A similar schism occurred in Sydney, Australia. There on the 8th August 1907 the New South Wales Rugby Football League was founded at Bateman's Hotel in George St. Rugby league then went on to displace rugby union as the primary football code in New South Wales.
In 1954 over 120,000 spectators watched the 1954 Challenge Cup final, setting a new record for attendance at a rugby football match of either code. Also in 1954 the Rugby League World Cup, the first for either code of rugby, was formed at the instigation of the French.
1967 saw the first professional Sunday matches of rugby league played.
Television would have an enormous impact on the sport of rugby league in the 1990s when Rupert Murdoch's News Corporation sought worldwide broadcasting rights and refused to take no for an answer. The media giant's "Super League" movement saw big changes for the traditional administrators of the game. In Europe it resulted in a move from a winter sport to a summer one as the new Super League competition tried to expand its market. In Australasia, the Super League war resulted: long and costly legal battles and changing loyalties, causing significant damage to the code in an extremely competitive sporting market. In 1997 two competitions were run alongside each other in Australia, after which a peace deal in the form of the National Rugby League was formed. The NRL has since become recognised the sport's flagship competition.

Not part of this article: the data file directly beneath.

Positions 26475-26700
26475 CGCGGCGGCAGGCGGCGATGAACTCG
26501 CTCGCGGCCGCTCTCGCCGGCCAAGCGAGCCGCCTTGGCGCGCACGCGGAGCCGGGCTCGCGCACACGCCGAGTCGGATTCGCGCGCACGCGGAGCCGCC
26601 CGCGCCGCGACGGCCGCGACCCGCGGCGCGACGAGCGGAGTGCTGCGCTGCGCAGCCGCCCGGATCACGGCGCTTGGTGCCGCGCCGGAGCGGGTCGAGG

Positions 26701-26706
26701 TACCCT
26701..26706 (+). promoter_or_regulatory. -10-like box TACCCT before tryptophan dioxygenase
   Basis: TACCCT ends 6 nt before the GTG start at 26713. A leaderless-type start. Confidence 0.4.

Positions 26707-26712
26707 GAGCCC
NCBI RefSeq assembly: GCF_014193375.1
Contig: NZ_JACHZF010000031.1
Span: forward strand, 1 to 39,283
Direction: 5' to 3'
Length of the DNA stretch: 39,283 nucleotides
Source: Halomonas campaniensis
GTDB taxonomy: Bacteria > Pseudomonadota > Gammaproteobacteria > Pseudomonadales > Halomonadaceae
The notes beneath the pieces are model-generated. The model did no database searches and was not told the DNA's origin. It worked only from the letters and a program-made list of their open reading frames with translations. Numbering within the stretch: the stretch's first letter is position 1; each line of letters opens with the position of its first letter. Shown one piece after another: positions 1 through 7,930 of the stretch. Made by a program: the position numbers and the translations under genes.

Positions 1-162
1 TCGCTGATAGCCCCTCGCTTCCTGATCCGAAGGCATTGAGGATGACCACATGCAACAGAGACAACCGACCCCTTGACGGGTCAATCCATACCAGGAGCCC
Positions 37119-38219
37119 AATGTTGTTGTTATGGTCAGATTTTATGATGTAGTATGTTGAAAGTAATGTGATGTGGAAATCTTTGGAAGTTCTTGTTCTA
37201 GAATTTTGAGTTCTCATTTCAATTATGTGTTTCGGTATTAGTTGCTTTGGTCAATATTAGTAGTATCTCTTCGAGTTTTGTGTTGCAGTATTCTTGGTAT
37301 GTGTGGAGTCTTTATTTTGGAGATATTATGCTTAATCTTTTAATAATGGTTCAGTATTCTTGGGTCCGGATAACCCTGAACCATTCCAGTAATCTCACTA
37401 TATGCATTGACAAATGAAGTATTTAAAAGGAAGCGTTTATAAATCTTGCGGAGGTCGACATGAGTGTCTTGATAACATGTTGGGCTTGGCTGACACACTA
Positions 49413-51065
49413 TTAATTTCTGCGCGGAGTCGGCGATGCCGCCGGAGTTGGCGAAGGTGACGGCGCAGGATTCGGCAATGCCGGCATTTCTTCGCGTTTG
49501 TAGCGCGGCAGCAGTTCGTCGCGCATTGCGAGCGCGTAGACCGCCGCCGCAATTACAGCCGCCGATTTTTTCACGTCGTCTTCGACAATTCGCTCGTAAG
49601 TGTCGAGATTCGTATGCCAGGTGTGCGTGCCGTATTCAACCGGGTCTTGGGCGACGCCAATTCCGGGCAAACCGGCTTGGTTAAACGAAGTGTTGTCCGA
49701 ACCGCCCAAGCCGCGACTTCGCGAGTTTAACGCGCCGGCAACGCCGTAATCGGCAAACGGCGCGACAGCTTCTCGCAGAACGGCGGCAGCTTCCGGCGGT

The rules of the sport have changed significantly over the decades since rugby football split into the league and union codes. The objective in rugby league is to score more points through tries, goals and field goals (also known as drop goals) than the opposition within the 80 minutes of play. The try is the most common form of scoring, and a team will usually attempt to score one by running and kicking the ball further upfield, or passing from player-to-player in order to manoeuvre around the opposition's defence and is worth four points. A goal is worth two points and may be gained from a conversion or a penalty. A field goal is only worth one point, and is gained by drop kicking the ball between the uprights in open play. If after two halves of play, each consisting of forty minutes, the two teams are drawing, a draw may be declared, or the game may enter extra time under the golden point rule, depending on the relevant competition's format.